Henri Depelchin was a Belgian Jesuit missionary in India. Born in Russignies, France, Depelchin entered the Society of Jesus in 1842. He studied theology and was a teacher for five years. He went to India in 1859, where he became the founder and first superior of the mission of the Belgian Jesuits in West Bengal. He first did “work in the bush” and later was a teacher. From 1864 to 1871 he was rector of the University College in Calcutta. During this time the number of students grew from 100 to 500. Afterward he wanted to work in the interior of the mission but instead had to take over the administration of St. Xavier’s College in Bombay (1872-1876) and at the same time lecture in philosophy, dogmatics, church history, and exegesis. In 1878 he was called to Europe by the superior general to prepare for entering Africa and to organize the Zambezi mission there. Together with five priests and five brothers he arrived in Zambezi territory in 1879 and remained until 1883, when he returned to Belgium. In 1888 he went back to India as rector of St. Joseph’s College in Darjeeling, in the Himalayas. At age 74 he was given responsibility for the initiation of the young Jesuit missionaries who made their third year of probation in Ranchi, the heart of the Khol mission. He died in Calcutta. His letters from India were published in numerous missionary periodicals in Europe. His letters and reports from the Zambezi mission were published in the collection Trois ans dans l’Afrique australe (1882 and 1883).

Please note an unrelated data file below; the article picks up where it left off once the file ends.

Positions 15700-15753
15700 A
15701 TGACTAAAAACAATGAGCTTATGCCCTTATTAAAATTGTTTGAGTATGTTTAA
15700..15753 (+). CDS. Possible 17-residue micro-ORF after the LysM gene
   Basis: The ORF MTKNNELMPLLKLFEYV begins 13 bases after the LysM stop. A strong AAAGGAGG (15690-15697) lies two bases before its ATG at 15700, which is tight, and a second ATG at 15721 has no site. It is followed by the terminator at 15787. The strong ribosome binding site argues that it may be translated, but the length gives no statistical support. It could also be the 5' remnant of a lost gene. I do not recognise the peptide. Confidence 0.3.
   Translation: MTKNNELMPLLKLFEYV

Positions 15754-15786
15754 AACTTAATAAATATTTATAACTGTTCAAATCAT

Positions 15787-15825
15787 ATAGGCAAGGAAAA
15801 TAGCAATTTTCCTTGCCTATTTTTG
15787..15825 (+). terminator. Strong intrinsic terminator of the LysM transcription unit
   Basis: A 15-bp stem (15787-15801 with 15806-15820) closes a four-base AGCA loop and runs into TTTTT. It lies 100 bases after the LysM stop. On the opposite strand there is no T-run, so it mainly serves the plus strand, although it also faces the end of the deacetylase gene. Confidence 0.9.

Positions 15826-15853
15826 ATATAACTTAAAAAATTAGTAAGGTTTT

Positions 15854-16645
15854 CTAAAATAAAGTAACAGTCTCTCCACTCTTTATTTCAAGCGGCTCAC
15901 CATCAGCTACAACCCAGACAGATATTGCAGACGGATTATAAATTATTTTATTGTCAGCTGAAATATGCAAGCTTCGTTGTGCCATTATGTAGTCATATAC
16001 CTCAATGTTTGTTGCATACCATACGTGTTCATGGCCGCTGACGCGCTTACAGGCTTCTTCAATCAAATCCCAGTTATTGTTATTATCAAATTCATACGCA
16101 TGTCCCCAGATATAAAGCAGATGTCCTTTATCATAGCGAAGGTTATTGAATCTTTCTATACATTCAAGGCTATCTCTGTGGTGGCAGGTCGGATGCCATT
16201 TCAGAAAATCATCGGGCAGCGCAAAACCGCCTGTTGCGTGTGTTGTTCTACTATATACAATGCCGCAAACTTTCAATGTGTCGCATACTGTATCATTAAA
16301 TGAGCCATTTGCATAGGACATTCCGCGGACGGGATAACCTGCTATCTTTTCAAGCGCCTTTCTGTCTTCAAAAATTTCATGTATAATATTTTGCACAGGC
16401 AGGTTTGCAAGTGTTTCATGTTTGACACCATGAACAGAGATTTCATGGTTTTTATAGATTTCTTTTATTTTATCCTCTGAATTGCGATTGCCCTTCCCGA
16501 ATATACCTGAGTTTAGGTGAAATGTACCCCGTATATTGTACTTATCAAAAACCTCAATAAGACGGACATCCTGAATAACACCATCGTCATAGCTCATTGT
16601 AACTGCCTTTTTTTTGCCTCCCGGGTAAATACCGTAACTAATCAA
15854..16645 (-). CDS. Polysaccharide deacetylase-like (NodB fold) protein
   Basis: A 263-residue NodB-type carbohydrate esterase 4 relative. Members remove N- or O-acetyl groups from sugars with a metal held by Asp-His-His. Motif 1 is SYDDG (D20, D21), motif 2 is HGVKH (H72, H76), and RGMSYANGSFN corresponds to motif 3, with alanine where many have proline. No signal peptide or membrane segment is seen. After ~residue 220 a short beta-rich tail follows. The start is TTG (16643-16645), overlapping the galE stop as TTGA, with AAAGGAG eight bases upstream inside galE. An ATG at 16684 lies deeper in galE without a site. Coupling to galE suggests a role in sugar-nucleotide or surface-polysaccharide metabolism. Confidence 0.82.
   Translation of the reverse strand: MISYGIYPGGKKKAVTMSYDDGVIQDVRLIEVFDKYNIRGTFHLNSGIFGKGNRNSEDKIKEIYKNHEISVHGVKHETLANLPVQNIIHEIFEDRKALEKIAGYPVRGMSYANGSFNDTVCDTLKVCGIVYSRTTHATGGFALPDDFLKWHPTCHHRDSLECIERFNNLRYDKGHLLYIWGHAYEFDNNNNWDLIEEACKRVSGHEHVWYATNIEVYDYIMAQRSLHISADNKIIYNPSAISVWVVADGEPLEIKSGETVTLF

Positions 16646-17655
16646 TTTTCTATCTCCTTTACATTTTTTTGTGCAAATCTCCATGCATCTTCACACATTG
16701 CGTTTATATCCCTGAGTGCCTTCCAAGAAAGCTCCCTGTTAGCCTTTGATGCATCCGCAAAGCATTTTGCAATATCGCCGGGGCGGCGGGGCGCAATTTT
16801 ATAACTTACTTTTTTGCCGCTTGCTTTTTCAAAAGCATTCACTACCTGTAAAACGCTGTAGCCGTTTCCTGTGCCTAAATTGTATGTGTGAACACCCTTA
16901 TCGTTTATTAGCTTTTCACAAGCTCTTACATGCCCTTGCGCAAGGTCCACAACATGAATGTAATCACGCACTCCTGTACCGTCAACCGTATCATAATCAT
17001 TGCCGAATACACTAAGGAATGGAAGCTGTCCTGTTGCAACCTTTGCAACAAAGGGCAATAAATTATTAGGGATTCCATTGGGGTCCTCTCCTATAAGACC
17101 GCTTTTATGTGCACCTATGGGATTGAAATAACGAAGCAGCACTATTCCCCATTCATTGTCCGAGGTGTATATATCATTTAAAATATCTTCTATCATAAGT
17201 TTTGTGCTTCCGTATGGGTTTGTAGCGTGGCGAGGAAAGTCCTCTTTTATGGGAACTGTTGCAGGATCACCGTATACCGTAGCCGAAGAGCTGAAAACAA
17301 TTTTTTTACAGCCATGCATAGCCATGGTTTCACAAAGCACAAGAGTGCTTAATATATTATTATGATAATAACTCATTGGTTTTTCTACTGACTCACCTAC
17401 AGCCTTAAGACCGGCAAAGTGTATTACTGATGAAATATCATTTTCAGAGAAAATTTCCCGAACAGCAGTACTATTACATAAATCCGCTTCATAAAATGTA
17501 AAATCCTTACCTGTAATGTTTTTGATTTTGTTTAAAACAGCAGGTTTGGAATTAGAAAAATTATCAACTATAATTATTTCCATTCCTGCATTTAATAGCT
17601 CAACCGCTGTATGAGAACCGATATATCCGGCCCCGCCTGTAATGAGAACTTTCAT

Karl Müller, SVD
“Le Révérend Pere Henri Depelchin,” Missions belges de la Compagnie de Jésus (1900): 289-294 (obit.); E. Moreau, “Les exploits d’un missionaire belge: Le P. Depelchin et ses compagnons,” Revue du Clerge Africain 1 (1946): 428-436.
This article is reproduced, with permission, from Biographical Dictionary of Christian Missions, copyright © 1998, by Gerald H. Anderson, W. B. Eerdmans Publishing Company, Grand Rapids, Michigan. All rights reserved.